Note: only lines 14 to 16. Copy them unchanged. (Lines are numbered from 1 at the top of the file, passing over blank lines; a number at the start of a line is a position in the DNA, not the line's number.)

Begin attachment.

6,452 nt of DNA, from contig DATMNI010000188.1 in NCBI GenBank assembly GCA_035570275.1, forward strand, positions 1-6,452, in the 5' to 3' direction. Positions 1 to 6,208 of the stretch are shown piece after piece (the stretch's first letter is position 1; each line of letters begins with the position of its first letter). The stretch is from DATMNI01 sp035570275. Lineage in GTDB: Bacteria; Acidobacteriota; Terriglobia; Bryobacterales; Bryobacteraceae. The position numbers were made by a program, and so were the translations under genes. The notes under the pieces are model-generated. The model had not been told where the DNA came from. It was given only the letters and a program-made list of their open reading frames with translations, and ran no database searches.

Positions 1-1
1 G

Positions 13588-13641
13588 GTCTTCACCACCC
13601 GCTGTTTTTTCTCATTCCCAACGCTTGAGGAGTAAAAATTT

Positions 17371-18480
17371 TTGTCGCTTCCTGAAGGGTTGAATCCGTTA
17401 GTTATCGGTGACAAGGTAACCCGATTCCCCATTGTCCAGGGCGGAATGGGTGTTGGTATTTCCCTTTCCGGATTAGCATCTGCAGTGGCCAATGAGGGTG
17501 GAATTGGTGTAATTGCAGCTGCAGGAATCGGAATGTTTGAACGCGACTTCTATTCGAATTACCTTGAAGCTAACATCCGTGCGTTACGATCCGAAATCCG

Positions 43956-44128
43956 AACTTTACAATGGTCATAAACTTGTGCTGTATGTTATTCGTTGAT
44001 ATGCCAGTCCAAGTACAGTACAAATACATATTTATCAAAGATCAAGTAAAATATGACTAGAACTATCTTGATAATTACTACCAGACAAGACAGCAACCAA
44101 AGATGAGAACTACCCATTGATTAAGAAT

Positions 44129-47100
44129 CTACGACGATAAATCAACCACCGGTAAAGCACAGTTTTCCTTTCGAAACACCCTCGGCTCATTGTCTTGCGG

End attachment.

44101 AGATGAGAACTACCCATTGATTAAGAAT

Positions 44129-47100
44129 CTACGACGATAAATCAACCACCGGTAAAGCACAGTTTTCCTTTCGAAACACCCTCGGCTCATTGTCTTGCGG